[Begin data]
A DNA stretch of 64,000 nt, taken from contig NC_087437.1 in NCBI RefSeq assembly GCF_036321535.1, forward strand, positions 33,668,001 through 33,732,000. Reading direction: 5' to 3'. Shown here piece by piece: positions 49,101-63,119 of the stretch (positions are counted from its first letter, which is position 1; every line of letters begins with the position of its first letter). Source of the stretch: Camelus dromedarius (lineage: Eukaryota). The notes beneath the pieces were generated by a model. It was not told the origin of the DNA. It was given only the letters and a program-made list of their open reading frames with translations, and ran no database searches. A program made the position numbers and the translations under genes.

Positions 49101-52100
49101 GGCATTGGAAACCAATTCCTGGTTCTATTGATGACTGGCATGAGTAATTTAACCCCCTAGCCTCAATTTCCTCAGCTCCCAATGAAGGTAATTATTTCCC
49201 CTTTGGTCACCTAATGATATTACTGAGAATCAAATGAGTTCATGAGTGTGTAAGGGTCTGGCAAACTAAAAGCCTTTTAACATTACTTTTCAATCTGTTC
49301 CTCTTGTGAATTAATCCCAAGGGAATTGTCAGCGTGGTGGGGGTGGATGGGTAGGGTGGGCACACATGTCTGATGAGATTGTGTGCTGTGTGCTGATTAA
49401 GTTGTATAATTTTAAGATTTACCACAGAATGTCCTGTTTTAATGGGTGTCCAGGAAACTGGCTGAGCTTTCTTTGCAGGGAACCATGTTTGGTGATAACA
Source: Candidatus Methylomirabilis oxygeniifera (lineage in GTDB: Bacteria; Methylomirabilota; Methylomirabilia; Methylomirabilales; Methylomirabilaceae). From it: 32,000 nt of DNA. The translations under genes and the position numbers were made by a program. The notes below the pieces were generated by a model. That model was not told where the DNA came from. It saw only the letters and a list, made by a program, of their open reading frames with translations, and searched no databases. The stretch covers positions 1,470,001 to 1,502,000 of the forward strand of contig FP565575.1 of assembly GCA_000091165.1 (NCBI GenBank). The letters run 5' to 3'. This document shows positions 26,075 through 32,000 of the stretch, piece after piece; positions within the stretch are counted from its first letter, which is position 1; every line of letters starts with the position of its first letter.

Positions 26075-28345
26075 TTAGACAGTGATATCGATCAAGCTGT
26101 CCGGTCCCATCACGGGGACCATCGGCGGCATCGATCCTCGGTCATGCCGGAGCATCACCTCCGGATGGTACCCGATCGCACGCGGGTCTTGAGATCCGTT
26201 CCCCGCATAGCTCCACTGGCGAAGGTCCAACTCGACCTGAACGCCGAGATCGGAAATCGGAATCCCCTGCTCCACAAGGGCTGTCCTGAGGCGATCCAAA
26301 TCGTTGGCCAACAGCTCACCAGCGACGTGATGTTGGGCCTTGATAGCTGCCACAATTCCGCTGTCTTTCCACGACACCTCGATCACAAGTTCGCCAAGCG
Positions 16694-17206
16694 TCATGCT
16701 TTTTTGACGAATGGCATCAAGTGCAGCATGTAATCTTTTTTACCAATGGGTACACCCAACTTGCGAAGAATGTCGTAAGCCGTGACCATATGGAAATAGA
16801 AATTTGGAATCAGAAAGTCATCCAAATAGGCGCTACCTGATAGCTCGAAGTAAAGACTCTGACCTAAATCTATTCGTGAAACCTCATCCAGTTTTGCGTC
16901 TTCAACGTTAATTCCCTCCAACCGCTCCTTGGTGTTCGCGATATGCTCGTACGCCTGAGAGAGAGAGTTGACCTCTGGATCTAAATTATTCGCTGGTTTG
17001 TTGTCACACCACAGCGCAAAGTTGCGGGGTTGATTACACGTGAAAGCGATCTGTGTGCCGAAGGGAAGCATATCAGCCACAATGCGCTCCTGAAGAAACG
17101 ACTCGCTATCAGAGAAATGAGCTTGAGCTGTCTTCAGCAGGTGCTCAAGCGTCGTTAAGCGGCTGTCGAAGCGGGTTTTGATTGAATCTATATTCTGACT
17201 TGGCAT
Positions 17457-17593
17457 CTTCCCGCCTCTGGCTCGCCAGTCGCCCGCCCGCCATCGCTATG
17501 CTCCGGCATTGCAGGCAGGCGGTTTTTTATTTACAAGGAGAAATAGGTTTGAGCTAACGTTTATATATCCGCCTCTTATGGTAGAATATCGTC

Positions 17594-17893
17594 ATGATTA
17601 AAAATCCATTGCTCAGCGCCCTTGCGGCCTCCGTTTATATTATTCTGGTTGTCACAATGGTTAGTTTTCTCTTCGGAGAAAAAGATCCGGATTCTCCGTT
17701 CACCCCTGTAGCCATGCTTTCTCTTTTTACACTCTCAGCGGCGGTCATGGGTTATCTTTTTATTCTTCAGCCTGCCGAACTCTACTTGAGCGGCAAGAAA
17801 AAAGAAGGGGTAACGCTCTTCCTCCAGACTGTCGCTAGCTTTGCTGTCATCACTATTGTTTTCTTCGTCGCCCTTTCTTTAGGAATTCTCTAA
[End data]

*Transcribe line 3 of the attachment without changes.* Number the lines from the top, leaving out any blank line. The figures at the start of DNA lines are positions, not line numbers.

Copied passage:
49101 GGCATTGGAAACCAATTCCTGGTTCTATTGATGACTGGCATGAGTAATTTAACCCCCTAGCCTCAATTTCCTCAGCTCCCAATGAAGGTAATTATTTCCC